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Revista Studii Teologice

REVISTA FACULTĂŢILOR DE TEOLOGIE DIN PATRIARHIA ROMÂNĂ



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"„Treimea imanentă” şi „Treimea iconomică”. Probleme şi perspective ale unei distincţii teologice"

„Immanent Trinity” Versus „Economic Trinity”. Issues and Perspectives of a Theological Distinction

Autor(i): pr. Ioan MOGA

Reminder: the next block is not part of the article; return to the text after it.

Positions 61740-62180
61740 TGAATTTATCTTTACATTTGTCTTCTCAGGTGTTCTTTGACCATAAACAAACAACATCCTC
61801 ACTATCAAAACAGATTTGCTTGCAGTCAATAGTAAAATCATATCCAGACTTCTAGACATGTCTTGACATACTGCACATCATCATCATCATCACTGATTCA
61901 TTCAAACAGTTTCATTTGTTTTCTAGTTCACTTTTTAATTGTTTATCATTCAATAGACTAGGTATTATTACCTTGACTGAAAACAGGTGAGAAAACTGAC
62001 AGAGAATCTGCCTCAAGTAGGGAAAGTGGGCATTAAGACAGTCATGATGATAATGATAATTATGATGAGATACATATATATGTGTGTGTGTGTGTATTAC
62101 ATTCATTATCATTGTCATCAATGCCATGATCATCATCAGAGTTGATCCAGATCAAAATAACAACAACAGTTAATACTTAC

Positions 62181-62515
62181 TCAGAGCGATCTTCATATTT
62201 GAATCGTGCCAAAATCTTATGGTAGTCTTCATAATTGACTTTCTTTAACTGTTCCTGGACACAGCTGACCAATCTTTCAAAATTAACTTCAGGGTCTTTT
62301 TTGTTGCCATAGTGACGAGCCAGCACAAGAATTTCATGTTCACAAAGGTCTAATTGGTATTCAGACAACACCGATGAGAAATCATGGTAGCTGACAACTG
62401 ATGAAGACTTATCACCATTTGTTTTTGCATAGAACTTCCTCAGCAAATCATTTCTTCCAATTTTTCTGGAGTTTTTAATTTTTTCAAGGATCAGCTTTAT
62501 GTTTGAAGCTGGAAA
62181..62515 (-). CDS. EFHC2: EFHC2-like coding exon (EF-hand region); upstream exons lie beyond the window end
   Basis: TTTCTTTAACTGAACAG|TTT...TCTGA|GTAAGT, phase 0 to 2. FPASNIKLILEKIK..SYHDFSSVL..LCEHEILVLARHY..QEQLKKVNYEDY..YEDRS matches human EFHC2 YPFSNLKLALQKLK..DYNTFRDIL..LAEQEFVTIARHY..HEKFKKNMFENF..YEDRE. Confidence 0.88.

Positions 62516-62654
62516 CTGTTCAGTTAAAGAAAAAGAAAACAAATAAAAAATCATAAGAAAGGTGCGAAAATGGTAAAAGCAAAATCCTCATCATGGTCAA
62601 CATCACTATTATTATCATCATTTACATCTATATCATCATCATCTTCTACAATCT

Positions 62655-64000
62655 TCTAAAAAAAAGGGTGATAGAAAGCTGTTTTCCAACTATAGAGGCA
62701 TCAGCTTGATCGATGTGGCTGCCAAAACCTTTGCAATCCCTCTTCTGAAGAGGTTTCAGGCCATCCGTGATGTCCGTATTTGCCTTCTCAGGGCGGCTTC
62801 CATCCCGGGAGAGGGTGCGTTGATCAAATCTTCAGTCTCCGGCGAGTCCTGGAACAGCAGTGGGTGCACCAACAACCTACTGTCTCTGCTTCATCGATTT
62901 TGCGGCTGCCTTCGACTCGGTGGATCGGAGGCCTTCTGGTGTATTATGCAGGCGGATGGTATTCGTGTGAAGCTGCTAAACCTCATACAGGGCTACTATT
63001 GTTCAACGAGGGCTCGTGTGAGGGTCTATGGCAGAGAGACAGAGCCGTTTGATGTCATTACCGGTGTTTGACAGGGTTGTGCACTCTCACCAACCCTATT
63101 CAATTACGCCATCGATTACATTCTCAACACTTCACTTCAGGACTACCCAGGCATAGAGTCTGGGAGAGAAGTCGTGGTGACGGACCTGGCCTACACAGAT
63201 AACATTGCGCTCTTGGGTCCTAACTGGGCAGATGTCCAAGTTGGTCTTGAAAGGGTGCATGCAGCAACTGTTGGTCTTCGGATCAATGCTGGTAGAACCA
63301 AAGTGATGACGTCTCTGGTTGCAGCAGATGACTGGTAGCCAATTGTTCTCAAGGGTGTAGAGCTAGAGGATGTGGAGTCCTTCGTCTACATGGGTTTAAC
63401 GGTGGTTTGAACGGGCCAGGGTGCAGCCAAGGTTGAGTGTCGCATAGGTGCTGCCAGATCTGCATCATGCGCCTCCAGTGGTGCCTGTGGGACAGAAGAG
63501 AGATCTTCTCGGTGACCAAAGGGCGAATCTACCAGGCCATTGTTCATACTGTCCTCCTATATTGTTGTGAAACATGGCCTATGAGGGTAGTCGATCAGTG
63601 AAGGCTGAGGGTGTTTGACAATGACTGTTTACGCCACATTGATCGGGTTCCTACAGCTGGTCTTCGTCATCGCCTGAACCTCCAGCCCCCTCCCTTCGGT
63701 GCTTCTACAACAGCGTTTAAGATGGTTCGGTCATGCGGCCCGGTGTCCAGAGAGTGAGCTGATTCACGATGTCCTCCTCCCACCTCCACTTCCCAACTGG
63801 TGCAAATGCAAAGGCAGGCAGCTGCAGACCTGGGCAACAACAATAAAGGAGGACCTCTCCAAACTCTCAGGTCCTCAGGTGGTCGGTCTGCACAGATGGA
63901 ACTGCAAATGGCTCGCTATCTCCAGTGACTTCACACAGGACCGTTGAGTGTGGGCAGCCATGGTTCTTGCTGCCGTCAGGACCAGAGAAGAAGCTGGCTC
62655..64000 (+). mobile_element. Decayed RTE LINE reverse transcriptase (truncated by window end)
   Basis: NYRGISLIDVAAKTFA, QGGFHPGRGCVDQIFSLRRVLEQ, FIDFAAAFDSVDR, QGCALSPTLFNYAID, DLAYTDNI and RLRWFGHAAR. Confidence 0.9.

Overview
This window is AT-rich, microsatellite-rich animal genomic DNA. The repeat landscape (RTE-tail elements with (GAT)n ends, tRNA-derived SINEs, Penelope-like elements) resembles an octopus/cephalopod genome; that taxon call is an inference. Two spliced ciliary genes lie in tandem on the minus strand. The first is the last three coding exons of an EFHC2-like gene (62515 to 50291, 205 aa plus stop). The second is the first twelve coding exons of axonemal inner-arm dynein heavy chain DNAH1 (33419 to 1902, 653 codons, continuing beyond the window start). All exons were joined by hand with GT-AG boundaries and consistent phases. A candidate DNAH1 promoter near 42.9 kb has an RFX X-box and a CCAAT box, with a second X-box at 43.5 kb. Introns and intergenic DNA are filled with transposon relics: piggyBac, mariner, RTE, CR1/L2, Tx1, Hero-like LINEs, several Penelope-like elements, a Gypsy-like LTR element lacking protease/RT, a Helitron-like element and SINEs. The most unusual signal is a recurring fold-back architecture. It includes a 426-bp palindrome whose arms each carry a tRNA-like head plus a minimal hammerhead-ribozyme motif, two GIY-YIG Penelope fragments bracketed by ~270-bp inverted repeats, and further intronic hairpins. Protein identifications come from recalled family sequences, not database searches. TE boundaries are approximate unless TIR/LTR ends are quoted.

The issue of the relationship between the „immanent Trinity“ and the „economic Trinity“ is one of the theological constants underlying the Filioque doctrine. This is demonstrated not only by the research into the theological history of this controversy, but also by the recent official documents provided by the Roman-Catholic Church (1995) and the German Lutheran Evangelical one (1997, 2007). The Lutheran position (little discussed in recent Orthodox literature) is especially worth considering, because it constitutes – after a period of dialogues producing notable results for a common perspective on the Holy Spirit’s procession from the Father – a strong reiteration of the pro-Filioque theology, more intransigent than the position expressed in the Roman-Catholic document. The main argument brought in the German Lutheran Evangelical statements in favor of the Filioque doctrine is precisely the direct correspondence between intra-hypostatic relations and the economic relations. In other words, if the Spirit is, economy-wise, the Spirit of the Son, this means He originates „from the Father and from the Son“. This recent development gives further reason for a systematic analysis of this topic: the relationship between the Holy Spirit’s eternal procession and His historical (temporal) sending, between „theology” and „economy”.